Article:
In her drama of struggle and survival on the mean streets, Kia Corthron has flavored “Seeking the Genesis” with a rhythmic and poetic sense of urgency. Often compelling, the play occasionally loses its focus with intrusive sidebars on varied issues.
C Ana (Aunjanue Ellis) is a black single mother who has already lost one son to street violence and is making desperate attempts to prevent her 16-year-old son, Justin (Donn Swaby), from a similar fate, and to protect her 6-year-old hyperactive boy, Kite (Kevin Rahsaan Grant), from chemical dependency. Justin, himself a single parent who dotes upon his newborn, is a former drug pusher now running handguns for a vicious thug.
When little Kite brings an automatic to school, C Ana fears he’s on the same dead-end track as his brothers. Ridalin is prescribed to slow the child down, leading to chronic insomnia and weight loss. The danger of attention deficit disorder is the drama’s most bracing comment, prompting a teacher to note, “bad little boys are a nuisance, but bad big boys are armed and dangerous.”
Several other issues invade the narrative, including the educational process in elementary schools, the shortage of books and teaching materials and even a discourse on latenight, hourlong television commercials. A near-fatal wound awakens Justin, who begins to realize the senselessness of random killings. After a life-affirming soliloquy in which he reflects upon his precious infant daughter, Justin begins a personal crusade by cutting newspaper clippings about slain children and victims of stray bullets and papering the corridors and doors of the project with the daily headlines. This becomes a kind of rallying cry for truth.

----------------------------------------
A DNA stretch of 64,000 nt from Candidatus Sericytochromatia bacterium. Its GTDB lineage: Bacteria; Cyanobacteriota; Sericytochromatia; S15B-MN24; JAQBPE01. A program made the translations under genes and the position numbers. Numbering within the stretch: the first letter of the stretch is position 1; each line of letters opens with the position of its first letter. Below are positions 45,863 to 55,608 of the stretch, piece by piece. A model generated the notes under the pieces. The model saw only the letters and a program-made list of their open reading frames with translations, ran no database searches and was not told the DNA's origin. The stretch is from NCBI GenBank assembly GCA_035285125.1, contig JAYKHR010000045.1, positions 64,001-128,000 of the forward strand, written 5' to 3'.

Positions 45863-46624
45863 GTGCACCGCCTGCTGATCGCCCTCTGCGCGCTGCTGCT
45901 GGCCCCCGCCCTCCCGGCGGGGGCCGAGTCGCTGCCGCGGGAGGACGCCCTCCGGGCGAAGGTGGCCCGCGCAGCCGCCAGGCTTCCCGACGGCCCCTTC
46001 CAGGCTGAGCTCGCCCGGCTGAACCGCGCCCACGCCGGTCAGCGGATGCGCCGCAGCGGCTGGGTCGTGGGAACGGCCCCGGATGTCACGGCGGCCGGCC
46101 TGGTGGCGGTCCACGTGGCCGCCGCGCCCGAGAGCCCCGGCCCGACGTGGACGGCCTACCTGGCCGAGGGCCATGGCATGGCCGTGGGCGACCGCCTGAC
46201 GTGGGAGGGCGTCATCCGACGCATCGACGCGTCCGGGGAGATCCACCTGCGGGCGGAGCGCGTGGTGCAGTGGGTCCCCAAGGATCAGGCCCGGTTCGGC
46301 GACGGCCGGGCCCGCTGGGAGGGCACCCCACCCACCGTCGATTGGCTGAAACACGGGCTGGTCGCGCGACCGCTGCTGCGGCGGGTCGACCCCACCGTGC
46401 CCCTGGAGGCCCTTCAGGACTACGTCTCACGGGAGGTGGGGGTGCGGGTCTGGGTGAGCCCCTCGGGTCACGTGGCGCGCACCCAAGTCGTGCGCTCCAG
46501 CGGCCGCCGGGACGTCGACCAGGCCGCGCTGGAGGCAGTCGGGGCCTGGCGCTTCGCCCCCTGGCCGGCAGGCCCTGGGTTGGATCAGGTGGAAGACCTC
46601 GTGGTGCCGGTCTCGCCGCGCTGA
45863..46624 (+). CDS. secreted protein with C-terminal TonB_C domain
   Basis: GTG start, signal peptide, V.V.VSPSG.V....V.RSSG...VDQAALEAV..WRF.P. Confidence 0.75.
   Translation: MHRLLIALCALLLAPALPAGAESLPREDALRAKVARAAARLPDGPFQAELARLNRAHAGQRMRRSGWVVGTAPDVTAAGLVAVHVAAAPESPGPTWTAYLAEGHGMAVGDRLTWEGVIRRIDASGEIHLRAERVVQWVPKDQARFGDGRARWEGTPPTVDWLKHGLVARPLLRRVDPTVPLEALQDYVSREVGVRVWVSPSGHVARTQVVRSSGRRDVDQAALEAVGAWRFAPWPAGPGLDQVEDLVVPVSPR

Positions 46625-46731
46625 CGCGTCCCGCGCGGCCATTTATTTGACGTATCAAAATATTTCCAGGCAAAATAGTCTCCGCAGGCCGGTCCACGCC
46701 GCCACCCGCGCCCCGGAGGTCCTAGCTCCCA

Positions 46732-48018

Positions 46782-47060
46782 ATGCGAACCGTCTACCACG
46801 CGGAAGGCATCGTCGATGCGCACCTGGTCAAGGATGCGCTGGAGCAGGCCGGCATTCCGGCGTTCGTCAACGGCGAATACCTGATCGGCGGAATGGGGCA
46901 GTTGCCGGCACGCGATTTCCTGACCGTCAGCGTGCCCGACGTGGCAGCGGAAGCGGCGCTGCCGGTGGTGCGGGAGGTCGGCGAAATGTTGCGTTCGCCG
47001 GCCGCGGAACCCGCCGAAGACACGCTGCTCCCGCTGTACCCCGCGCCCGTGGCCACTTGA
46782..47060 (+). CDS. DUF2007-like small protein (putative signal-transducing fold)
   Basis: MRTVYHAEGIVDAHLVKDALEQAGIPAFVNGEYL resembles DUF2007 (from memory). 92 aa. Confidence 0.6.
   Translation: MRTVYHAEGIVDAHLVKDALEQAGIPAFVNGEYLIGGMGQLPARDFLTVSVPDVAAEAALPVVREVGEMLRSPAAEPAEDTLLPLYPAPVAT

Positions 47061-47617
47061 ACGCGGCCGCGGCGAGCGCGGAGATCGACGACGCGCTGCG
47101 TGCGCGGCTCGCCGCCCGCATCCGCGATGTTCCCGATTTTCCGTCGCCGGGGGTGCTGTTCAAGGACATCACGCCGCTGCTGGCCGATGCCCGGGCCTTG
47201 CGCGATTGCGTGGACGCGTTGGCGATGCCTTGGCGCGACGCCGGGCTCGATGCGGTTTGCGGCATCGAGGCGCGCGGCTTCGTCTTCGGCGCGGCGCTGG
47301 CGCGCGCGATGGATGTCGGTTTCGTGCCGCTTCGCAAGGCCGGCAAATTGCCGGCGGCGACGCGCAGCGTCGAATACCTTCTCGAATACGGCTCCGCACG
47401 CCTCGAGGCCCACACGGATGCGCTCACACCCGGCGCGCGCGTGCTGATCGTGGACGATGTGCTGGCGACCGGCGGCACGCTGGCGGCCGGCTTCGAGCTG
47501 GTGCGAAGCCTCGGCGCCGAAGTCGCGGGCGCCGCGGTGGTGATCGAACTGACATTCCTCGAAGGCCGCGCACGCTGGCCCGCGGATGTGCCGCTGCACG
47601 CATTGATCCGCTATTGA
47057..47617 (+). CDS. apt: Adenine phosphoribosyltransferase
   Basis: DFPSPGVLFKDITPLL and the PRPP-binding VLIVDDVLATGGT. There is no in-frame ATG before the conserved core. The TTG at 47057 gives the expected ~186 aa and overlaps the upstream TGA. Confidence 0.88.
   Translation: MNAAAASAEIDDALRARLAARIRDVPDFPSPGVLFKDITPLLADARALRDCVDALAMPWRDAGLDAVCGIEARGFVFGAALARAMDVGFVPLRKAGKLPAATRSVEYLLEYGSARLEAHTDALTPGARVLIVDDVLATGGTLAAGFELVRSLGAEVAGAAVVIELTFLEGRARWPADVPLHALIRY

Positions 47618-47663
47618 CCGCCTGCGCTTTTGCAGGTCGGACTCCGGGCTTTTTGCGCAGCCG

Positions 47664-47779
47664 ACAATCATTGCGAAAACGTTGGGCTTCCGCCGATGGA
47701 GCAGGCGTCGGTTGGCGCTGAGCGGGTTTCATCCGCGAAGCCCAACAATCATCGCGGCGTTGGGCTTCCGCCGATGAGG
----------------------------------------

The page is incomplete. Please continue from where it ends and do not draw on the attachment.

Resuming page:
Ellis is fine as the concerned parent, and Swaby, as Justin, gives a boldly confident portrait of anger and determination. There is a poignant coda from young Grant as he pleads for the pills that will make him a good little boy.
A long stretch of blackboard dominates as a backdrop for the spare stage, which serves as apartment and schoolroom, and a cutting light design accents some of the more ominous moments with good effect. Kaia Calhoun’s directorial hand is firm throughout.